Through a series of emails, the parties made arrangements for Sadosky to meet at the Intier headquarters in Farmington Hills, Michigan. (R. 86–1, Trial Ex. B.) “Colin Stafford/INTX,” with the email address “[email protected],” sent an email to Woolcox to find possible dates for a meeting. Sadosky picked a mutually agreeable date, June 4, 2002, on which all of the parties could meet. “Colin Stafford/INTX” told Sadosky “I can pick you up at [the] airport. Lets shoot for 1100 hrs and lunch.”
As planned, Stafford picked up Sadosky, and the two went to Intier to meet with Woolcox. At the meeting, all three individuals passed out business cards. Sadosky's business card indicated that he was the President of Petra'Lex USA. Stafford's business card indicated that he represented Innotext.
Also as planned, after the meeting at Intier, Stafford took Sadosky to a restaurant, Cosi, for lunch. Stafford and Sadosky talked business over lunch. Sadosky explained to Stafford that he had not done any business in the automotive industry. Stafford talked about his background as a manufacturer's representative and told Sadosky that it may take several years for Sadosky's company to obtain business in the automotive industry. At trial, Stafford testified about what he told Sadosky at lunch:
Yeah. I said, you know, “You—if you come into this business, you're a non-entity. You have very little credibility. Nobody knows who you are. You're a brand new person.”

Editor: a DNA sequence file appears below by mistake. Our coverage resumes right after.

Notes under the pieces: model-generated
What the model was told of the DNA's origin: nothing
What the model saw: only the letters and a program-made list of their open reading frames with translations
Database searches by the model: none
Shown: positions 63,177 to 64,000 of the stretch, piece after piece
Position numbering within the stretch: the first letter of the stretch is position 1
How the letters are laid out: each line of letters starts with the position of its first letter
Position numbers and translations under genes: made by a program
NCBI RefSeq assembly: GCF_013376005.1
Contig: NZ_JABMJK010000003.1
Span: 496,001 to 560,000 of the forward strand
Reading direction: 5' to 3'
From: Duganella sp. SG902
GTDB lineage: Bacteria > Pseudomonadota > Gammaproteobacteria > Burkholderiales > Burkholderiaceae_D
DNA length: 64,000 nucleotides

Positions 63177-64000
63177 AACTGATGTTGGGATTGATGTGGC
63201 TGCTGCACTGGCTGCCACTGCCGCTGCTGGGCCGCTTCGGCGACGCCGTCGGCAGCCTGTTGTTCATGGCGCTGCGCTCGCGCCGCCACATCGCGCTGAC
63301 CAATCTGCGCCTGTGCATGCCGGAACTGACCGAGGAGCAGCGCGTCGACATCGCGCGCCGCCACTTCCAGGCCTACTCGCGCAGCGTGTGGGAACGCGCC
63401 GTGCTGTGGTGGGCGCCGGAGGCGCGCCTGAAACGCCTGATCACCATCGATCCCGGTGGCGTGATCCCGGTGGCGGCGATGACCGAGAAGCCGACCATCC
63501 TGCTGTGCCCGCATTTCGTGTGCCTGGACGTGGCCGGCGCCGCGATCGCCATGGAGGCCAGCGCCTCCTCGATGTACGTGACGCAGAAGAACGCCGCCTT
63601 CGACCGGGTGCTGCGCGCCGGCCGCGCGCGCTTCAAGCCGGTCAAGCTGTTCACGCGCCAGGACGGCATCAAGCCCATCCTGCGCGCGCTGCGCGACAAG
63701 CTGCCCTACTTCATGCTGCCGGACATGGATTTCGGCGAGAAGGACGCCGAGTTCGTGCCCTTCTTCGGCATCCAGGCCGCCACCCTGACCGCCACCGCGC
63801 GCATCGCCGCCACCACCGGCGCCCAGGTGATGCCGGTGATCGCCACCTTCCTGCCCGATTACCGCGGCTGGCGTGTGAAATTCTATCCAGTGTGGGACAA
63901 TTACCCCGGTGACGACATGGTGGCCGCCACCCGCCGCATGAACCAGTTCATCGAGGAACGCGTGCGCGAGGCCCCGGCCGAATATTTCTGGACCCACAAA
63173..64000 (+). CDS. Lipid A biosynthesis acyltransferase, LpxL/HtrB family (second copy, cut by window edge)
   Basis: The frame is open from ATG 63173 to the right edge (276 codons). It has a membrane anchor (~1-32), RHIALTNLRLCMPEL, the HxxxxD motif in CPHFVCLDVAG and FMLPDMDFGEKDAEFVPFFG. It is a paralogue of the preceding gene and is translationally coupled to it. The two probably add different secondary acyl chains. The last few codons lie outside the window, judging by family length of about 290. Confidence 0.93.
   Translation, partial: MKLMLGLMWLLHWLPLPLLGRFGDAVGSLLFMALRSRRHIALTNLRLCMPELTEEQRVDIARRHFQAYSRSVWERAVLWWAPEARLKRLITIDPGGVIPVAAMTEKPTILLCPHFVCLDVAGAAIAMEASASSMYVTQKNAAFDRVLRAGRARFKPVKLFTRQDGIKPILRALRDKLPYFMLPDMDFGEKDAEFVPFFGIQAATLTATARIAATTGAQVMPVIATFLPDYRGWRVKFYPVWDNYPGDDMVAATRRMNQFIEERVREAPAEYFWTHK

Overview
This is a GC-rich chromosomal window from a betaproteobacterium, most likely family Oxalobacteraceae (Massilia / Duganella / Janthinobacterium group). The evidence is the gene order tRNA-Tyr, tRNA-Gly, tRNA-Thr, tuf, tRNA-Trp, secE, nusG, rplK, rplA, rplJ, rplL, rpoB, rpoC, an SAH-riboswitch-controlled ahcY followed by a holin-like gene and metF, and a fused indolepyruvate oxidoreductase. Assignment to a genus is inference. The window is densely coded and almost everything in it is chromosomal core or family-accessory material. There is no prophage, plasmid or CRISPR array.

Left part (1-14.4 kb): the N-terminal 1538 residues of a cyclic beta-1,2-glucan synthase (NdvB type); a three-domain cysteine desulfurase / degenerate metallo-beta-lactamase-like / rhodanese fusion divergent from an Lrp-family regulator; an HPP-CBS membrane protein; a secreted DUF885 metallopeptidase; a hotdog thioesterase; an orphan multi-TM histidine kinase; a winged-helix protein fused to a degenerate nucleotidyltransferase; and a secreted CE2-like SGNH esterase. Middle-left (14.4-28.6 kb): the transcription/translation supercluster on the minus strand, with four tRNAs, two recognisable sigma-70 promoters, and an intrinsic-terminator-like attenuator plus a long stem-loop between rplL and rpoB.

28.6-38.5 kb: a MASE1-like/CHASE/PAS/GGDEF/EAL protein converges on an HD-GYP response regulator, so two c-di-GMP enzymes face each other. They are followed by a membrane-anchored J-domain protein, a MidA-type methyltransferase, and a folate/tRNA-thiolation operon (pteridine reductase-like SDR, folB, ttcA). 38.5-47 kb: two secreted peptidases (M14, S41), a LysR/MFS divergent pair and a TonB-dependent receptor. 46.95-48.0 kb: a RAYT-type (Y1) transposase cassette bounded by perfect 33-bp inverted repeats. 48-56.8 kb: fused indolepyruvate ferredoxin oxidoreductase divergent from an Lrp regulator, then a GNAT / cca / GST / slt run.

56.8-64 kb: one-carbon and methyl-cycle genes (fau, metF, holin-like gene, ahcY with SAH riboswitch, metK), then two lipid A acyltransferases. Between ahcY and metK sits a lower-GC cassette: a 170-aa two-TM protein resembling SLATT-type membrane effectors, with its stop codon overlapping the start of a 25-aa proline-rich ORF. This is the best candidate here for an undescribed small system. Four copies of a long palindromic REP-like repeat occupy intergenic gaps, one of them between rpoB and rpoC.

I said, “It could be three to five years before you get any business, and most of the suppliers needed to be put on an approved source list.” ․
There were a lot of requirements for that. I told him there was a considerable amount of up-front cost in developing things․
(R. 79 at 36–37.)
Stafford also explained to Sadosky how sales representatives work:
Well, I told him that sales representatives usually work on the basis of representing a company.
That [sales representatives] are paid on commission on sales that they bring into the company or on programs they develop.
I told him that because, as a sales representative for a new company, you have a lot of upstream costs, where, you know, for three years you're developing a sales operation for this company. And so the downstream side of that would be that commissions were paid for the life of programs that the sales representative would bring in. And even sometimes for the life of the part․
(R. 79 at 37–38.) Regardless of the efforts made by a representative, a representative does not get paid unless a company consummates a sale.
Stafford testified that he expressed great interest in working with Sadosky:
I told him that I would be extremely interested in representing his company. I thought that he had—as I said before, I like little niche markets, people that have an advantage.
I thought that his company had an advantage in its low-cost sewing. I thought that could generate a lot of business, because I had customers, obviously. In the meeting of that day, we had a customer [ (Intier) ] who was looking for somebody to do that.